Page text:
American Alpine Jounrna and Accidents in North American Climbing

Peak 6,925’–Peak 6,991’ Traverse; Peak 6,760’, Northeast Arête

Utah, Zion National Park

  • Climbs And Expeditions
  • Author: Darin Berdinka
  • Climb Year: 2015
  • Publication Year: 2016

In April, Owen Lunz and I made a five-day journey through the Great West Canyon region of Zion National Park—what you might call ultralight backpacking with a big-wall rack. Along the way we made the first ascents of three technical summits surrounding Stevenson Canyon, a prominent tributary of the Right Fork of North Creek.

After a day’s travel to access the high country on April 17, we spent April 18 making a north-to-south traverse of Peak 6,925’ and Peak 6,991’ (these have been nicknamed Stevenson Peak and Great White Dome by local peak baggers). This was classic Zion chossaneering, with lots of 4th class travel on loose terrain and the occasional 5th class step (up to 5.7).

The following day, April 19, we made the probable second descent of Stevenson Canyon to reach the aesthetic northeast buttress of a large and beautiful sandstone dome: Peak 6,760’. Striated in red and white bands and surrounded by deep faults, the dome looks like a Jovian planet erupting through the crust of the earth.

The dome’s northeast arête provided a surprisingly enjoyable and moderate route, with solid rock and fun climbing up slabs and cracks. After six pitches of climbing to 5.9, we climbed 1,000’ of easier but exposed terrain to the summit rim. The descent was adventurous. We first traversed rotten rock (4th class) to a neighboring 6,840’ peak. We then rappelled to the northeast and traversed beautiful slickrock terrain before descending the canyon wall due north of the start of our route. We dubbed the peak Iron Lion and our route The Kingdom (III/IV 5.9). We left nine drilled angles in situ.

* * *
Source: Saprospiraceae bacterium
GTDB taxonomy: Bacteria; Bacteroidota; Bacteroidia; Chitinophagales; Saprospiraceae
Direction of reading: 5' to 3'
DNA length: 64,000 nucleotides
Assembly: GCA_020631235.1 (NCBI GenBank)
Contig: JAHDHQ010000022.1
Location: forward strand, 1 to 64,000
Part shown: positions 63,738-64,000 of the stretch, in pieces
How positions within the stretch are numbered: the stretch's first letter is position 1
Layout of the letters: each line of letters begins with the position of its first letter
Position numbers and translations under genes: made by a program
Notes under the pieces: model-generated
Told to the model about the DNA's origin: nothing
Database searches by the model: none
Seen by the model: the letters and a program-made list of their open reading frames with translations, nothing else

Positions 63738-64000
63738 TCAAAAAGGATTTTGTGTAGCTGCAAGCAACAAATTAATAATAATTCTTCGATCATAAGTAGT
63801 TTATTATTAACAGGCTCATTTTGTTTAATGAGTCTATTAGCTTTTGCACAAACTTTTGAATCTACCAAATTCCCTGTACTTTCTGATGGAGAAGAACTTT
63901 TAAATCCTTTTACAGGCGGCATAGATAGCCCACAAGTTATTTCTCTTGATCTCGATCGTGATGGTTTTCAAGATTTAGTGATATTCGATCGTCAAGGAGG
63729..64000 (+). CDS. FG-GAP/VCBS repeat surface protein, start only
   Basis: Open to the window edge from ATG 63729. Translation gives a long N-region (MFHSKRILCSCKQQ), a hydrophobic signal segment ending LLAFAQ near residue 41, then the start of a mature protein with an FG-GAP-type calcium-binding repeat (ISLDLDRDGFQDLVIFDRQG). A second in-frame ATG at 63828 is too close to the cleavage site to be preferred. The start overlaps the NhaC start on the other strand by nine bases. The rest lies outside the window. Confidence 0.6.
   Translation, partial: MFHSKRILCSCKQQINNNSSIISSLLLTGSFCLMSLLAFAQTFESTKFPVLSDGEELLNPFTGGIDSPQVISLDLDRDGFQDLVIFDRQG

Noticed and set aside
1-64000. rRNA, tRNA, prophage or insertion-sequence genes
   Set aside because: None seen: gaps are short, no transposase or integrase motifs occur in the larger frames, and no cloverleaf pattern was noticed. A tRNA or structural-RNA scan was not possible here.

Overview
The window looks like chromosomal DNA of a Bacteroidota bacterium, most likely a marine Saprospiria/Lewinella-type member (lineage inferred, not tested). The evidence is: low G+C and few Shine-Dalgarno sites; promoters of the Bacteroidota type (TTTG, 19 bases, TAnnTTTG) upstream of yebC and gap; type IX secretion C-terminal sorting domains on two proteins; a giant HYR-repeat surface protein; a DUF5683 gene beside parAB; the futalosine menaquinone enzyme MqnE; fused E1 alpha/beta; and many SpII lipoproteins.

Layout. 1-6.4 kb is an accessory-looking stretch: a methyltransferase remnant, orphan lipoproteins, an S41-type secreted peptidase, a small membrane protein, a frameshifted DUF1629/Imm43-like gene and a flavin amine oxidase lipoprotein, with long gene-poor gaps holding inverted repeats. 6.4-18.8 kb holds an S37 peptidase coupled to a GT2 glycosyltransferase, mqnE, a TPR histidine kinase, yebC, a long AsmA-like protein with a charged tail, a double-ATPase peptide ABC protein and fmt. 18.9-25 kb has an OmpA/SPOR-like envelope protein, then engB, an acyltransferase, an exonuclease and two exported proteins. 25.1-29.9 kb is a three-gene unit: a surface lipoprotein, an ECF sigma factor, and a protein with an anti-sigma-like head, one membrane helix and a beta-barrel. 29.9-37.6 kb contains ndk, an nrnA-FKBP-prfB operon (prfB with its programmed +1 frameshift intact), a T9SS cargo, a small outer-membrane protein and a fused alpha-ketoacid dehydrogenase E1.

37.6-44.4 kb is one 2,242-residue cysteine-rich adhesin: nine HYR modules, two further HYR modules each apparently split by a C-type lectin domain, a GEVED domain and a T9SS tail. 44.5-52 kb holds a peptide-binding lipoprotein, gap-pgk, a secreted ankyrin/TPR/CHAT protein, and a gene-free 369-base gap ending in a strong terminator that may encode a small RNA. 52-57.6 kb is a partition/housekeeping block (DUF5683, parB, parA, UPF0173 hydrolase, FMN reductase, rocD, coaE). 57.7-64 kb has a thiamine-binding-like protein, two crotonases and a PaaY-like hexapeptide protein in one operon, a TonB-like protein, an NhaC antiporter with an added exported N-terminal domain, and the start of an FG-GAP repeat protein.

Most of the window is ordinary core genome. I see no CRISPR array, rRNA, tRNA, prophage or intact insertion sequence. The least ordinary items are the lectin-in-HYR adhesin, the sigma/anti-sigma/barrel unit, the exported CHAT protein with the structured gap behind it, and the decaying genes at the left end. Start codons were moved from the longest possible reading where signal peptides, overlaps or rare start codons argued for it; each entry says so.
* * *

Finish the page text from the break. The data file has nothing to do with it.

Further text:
On April 20 we exited Stevenson Canyon, listening to a chorus of frogs, and managed to bypass deep potholes by staying high on the canyoneer’s left side. We made one rappel near the mouth and spent a final night in the Grand Alcove before a glorious trek out the Right Fork.

Future climbers should note that some of the flat-topped summits in this area of North Creek and the Great West Canyons (including Great White Dome, Mt. Ivins, and Inclined Temple) are technically “off limits,” as they are designated Research Nature Areas (RNA) by the park; however, climbing their walls to the summit rim is not prohibited. We only became aware of this after our climb of Great White Dome.

– Darin Berdinka 

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